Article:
VN: Yes, we did acquire the lounge. It was in the midst of retailers shutting down stores in March. We’ve not made any formal announcement, and the [shopping center at] Hudson Yards remains closed [except for curbside pick-up].

SJ: B8ta has launched ShopSafely, a resource located at shopsafely.co, to keep customers informed on safety procedures for the top 200 retailers in the U.S. It also incorporates a rating system using up to 14 sanitation factors. Tell me a little bit more about how this research came about.

VN: Since March, we started tracking what retailers said they were doing around safety. Initially, it was about [supporting] our own research to open safely, but the research kept growing and we assigned one of our teams from retail to go through the top 150 retailers and just monitor them. Most retailers were issuing policies, week by week, adjusting safety [measures] as we learned more about the virus. As that became clearer, the policies continued to change. There’s been a phased roll-out in retail, and grocery has different safety policy procedures than apparel.

SJ: What have you found in general?

VN: A lot of the work around safety that we can do is about communicating it [because] it’s important for shoppers to know what to expect when they come to a store. For most of these retailers who are trying to manage these policies at scale, it’s important for store managers to understand what the store policies are…. A number of retailers reached out [and] wanted us to update our dashboard [after] they adjusted their website policy on what kinds of sanitations they are doing.

SJ: But are consumers actually using the site to make a decision on whether to begin in-store shopping again?

VN: Tens of thousands have been visiting the site…. It’s useful for brands and customers. The brands are asking questions on how to create a safe environment for their products and customers. Retailers, like Walmart, Best Buy and Target, are all thinking about the back half of the year, when lots of traffic is generated to the store for product [that’s on the company] website…. We’ve also received lots of e-mails from people who went to a certain place, and found that this or that [sanitizing procedure] was not actually being done even though the company said it would be.

SJ: So what are the best practices that you’ve found from working on the Shopsafely project? What is working right?

VN: That depends on what kind of retailer it is, but most importantly contactless pickup is the better way to shop for stuff you know you already need. In terms of being in a store, the reality is that as you walk around any store, whether that’s grocery, electronics or apparel, there’s an aspect of putting your hand on things all over the store. A mask is required, along with signage that says ‘Don’t touch the vegetables’ when shopping. That still supports the needs of people, with some self-policing [as in if you touch it, you buy it].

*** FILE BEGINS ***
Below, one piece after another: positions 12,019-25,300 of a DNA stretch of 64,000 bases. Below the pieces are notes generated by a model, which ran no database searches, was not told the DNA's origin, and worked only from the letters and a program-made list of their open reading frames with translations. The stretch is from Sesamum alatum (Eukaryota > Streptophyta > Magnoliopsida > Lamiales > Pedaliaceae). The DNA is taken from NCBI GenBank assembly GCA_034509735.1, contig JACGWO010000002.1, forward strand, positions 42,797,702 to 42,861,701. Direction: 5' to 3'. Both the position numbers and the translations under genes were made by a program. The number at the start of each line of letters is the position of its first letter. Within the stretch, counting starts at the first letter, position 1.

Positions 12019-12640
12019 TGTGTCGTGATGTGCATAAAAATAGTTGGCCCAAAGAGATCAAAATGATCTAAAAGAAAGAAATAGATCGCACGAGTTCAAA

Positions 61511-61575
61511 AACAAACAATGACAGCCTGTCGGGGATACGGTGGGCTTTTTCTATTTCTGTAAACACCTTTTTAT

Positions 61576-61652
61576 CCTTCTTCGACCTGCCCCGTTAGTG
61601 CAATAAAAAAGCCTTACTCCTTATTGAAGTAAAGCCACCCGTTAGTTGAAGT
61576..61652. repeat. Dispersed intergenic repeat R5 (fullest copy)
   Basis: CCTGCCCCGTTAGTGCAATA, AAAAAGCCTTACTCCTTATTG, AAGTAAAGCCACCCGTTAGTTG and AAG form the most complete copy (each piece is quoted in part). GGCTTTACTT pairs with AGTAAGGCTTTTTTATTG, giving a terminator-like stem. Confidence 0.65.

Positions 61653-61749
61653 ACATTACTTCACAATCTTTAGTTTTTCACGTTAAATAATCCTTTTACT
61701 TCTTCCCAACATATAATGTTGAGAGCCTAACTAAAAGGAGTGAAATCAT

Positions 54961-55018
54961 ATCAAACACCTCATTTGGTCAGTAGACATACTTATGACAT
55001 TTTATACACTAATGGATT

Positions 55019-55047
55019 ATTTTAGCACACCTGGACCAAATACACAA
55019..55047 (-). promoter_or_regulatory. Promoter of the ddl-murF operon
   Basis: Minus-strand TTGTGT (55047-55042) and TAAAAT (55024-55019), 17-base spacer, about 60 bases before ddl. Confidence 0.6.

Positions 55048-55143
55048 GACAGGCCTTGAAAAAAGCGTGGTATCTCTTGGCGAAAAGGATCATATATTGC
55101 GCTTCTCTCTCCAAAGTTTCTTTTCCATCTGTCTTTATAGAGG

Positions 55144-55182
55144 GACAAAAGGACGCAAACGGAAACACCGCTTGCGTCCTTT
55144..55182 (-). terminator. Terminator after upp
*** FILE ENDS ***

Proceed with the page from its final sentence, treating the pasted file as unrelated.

If you’re a store that sells things of desire, like clothing or electronics or makeup, in my opinion, the only really safe way to operate a store is to have a single customer [or family] attached to a single associate at all times. I went to an off-price retailer to exchange a jacket I bought pre-COVID-19. There were very few associates in the store, which was scaling back costs and having fewer associates is the easy place to do it. I browsed the floor carte blanche, using fitting rooms. Nobody was helping me, assisting me or watching me. It’s just easy to have signs that says ‘Don’t touch’ or ‘If you try a jacket, please put it on one of these racks for dry cleaning.’ The better way is to have someone assist you throughout your entire journey–like what we do at B8ta–for better customer service because it’s both guaranteed help and safer, since there’s someone to track what people are touching and later for sanitizing. It also helps with traffic elimination. A lot of stores are saying they limit the number of people in the stores, but don’t actually have a method for doing that.

SJ: But how feasible is it to expect stores to go the one-on-one route, especially if they’re retailers with huge store footprints?

VN: Best Buy is doing it and it has bigger stores. Macy’s has big stores too, but traffic is down about 90 percent for stores that are reopening. If they have enough [store associates], they can do it. The challenge of cleaning a six- or seven-floor store where every single thing in the store needs to be cleaned is what they’re doing now. But [store associates] taking customers on a journey can take notes of what they’re touching. The retailer is giving up a little bit of browsing, but people are not now coming in to browse—they’re coming in on a mission. They are heading to those products, taking it to buy and then leaving. It’s the right thing to do, and easier and more efficient for retailers to clean what’s [being touched].”